Brightening The World With Green Energy


The industrial world has long been dependent on oil to power manufacturing and transportation. But with the unreliability of oil supplies due to incidents like the Gulf oil spill, and resistance to new pipelines, and the consequent high price of oil, many are starting to look to green energy sources to replace fossil fuels for economic reasons as well as environmental ones. This includes the U.S. military, which is taking the initiative in using alternative fuels.

Consumers both large and small can benefit from green energy. What is it precisely? Green energy is any power source that does not burn fossil fuels, and therefore does not add carbon dioxide to the atmosphere. Why is CO2 the culprit? Because its overabundance is altering the climate, causing the arctic ice cap to melt, with many consequences that will disrupt society for decades or centuries to come. We can all benefit from converting to green energy sources, as individuals and as residents of the planet. A homeowner can save long term energy costs by using green energy. This benefit carries over to everyone, as it helps reduce global warming.

The sources of green energy are many and varied, with more being developed every year. To reduce gasoline use, ethanol from corn was added. Then experts began to rethink this step, as it depletes food sources, and ethanol is less than ideal in its effects on engines. Scientists are developing other bio-fuels, from sources such as switch grass and algae.

The energies of earth and sun are the greatest long term, reliable sources of green energy. These include solar, tidal, geothermal, hydro-power and wind. Efforts to harness these effectively are making steady progress. These represent a way to have unlimited power without damaging the earth’s atmosphere.

Because the developed industrial world already has systems in place that use fossil fuels, converting to green energy means a lot of replacement costs. In a way, third world countries have an advantage. They can start out with a structure that uses green energy, obviating replacement costs,–just as they are starting out using cell phones instead of stringing telephone lines throughout their country.

Europe has been a leader in replacing fossil fuels with green energy. Denmark and the Netherlands have harnessed the seashore winds using wind turbines. Germany has led in using solar energy.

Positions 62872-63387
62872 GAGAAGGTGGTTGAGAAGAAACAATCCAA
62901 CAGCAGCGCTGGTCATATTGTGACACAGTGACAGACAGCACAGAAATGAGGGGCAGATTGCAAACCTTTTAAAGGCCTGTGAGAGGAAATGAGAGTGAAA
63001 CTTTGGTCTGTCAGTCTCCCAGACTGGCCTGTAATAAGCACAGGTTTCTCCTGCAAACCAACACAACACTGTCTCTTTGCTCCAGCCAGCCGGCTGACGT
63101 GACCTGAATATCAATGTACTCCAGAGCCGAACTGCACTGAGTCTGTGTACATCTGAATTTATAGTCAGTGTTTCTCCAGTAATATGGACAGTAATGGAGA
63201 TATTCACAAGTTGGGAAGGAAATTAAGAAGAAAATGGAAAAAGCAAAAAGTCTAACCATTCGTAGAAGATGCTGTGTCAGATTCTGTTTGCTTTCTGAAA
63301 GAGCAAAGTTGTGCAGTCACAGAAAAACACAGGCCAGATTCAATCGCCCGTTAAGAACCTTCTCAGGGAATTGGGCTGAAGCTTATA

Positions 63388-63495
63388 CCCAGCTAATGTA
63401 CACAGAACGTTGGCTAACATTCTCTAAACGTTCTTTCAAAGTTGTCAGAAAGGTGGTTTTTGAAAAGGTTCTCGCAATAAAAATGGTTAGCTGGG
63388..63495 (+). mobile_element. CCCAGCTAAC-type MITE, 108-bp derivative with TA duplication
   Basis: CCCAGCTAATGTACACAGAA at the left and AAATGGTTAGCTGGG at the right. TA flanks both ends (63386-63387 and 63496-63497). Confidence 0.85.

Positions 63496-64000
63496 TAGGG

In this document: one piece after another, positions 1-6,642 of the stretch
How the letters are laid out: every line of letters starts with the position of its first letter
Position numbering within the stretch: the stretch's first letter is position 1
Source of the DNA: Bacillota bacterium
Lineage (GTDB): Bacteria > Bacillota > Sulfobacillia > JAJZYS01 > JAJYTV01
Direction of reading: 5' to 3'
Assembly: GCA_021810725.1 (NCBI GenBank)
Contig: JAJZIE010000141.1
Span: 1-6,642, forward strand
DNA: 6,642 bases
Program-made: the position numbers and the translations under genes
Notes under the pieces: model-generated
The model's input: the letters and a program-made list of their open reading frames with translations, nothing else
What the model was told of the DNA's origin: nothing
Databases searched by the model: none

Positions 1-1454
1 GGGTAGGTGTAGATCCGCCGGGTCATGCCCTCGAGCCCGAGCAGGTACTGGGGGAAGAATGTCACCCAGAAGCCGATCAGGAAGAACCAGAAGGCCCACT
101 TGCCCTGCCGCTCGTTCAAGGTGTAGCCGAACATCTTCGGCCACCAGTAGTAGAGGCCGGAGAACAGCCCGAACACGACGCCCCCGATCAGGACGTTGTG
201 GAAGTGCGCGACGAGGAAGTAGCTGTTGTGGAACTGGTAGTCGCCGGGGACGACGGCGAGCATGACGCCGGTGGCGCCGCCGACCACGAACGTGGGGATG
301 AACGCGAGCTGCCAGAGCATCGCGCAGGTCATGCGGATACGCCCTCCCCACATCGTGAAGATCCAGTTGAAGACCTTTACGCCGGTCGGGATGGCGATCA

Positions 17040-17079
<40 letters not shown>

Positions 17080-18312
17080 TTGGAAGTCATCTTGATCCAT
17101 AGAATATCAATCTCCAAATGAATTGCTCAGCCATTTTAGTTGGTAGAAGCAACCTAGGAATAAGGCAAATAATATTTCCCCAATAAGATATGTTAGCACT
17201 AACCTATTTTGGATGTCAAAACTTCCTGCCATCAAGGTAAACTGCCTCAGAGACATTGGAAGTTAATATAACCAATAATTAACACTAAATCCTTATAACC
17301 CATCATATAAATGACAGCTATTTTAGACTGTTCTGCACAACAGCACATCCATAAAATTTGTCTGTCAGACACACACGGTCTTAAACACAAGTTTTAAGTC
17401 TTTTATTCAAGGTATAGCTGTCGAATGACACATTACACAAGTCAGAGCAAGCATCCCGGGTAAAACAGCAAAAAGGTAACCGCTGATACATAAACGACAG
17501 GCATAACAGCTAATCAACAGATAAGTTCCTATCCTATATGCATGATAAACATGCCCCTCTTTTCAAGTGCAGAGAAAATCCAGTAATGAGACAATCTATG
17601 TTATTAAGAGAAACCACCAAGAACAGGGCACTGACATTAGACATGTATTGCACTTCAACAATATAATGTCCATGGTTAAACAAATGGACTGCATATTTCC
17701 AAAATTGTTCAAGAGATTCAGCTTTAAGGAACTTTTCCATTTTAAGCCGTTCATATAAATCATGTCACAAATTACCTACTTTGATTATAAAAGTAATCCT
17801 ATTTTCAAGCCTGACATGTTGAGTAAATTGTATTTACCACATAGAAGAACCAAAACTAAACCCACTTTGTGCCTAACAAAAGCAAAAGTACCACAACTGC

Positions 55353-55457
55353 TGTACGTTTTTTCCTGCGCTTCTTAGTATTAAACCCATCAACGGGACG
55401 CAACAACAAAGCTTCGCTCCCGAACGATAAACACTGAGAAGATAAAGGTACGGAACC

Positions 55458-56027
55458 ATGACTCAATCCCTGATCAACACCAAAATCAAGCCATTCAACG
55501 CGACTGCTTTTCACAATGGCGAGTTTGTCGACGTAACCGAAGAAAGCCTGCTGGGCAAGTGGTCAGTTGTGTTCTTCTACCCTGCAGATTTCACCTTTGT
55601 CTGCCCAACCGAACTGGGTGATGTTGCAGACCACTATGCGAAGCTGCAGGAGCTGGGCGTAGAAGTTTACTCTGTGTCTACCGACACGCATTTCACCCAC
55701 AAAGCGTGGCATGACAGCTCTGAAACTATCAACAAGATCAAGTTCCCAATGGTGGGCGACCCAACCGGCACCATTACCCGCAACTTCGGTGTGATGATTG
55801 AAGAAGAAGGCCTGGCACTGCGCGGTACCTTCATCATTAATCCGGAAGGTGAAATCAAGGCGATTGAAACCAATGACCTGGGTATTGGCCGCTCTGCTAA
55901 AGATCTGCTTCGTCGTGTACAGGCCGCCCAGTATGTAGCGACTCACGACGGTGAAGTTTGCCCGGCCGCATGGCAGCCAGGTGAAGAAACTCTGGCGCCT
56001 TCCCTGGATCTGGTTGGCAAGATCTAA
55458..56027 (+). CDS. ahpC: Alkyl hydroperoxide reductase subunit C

Hydro-power has long been in use in the past. It was the prime power source in the early stages of the industrial revolution. Factories were sited in places with running water, by rivers and waterfalls.

Wind power has been used on a small scale. Throughout the West you see windmills that bring up water to troughs where cattle drink.

Geothermal has been used in places with hot springs.

The green energy movement comes into people’s everyday lives at home in a number of ways. The development of recycling, with weekly pickups, has been important to reducing waste, making better use of earth’s resources. It is also important in keeping toxic substances out of landfills and the water supply. Technology to make green energy feasible has reached down to the individual level in many ways. The development of far more efficient light bulbs reduces our use of electricity. Likewise, energy efficient appliances work to reduce our needs from the power grid, therefore saving on fossil fuel use. More efficient engines in our cars mean we burn less gasoline, therefore have less carbon emissions.

This article has tried to introduce you to the overall picture of green energy and how it is replacing fossil fuels. The rapid increase in the atmospheric temperature has brought alarm, bringing home the need to halt the increase and stabilize earth’s climate.

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